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Californian researchers examined, in a couple’s relationship, whether the stress of a partner might affect the stress of the other partner. Thirty married couples, who were in a relationship for 13 years on average, were recruited and asked to provide saliva samples 4 times a day for 3 days, in order to measure cortisol levels.  The results of the study revealed that the cortisol levels of the woman and man in the couple were positively correlated, above all when they were physically together. This association was still found when controlling for the time of day. This means that a high level of cortisol in one partner was associated with a high level of cortisol in the other. This association is even stronger when the woman reported a stronger dissatisfaction in the couple. We can now ask whether this synchrony reveals marital empathy or marital discord.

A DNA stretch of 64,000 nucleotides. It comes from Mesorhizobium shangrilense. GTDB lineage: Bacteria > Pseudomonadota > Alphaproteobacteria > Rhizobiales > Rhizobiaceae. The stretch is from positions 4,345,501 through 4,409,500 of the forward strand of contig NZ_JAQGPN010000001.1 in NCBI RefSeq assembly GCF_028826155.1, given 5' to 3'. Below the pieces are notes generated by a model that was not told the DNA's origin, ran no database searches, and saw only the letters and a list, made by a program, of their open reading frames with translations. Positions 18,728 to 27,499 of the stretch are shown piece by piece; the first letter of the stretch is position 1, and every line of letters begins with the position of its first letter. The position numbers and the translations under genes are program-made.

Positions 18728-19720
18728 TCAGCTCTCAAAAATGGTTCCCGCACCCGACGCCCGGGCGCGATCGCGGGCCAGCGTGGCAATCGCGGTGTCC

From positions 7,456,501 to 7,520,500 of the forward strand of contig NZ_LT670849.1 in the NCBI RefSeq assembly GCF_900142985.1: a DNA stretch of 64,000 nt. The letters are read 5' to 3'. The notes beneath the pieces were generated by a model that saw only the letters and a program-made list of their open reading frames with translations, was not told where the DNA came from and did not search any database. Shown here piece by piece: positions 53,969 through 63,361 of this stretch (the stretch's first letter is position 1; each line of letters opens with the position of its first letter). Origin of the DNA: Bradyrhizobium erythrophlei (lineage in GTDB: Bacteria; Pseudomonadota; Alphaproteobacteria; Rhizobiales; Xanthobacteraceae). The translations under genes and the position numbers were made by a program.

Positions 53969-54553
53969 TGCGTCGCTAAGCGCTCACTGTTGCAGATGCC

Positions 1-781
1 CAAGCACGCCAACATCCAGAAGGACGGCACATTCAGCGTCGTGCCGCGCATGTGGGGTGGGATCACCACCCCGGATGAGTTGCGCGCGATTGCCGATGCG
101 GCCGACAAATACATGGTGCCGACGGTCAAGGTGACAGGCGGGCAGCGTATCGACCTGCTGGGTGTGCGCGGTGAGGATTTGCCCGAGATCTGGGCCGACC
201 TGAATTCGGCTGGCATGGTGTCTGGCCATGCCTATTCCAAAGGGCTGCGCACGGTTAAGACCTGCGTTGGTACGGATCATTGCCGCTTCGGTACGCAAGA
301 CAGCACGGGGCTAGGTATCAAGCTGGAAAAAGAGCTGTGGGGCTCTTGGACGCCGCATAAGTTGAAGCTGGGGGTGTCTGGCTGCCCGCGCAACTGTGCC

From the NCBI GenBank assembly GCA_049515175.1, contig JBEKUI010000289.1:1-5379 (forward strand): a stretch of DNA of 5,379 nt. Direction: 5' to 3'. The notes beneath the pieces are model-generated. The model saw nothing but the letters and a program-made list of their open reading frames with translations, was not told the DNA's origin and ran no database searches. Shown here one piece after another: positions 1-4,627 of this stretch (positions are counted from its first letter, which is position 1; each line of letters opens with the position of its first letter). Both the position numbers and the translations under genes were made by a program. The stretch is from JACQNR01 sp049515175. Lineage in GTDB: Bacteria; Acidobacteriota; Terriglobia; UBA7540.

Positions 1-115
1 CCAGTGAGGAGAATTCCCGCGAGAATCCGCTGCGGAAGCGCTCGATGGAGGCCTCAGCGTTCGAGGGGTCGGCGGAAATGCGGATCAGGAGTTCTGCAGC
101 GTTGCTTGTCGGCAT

Title: For better or worse? Coregulation of couples’ cortisol levels and mood states.

Authors: Darby Saxbe, Rena L. Repetti.


Journal: Journal of Personality and Social Psychology (2010) vol. 98 pp. 92-103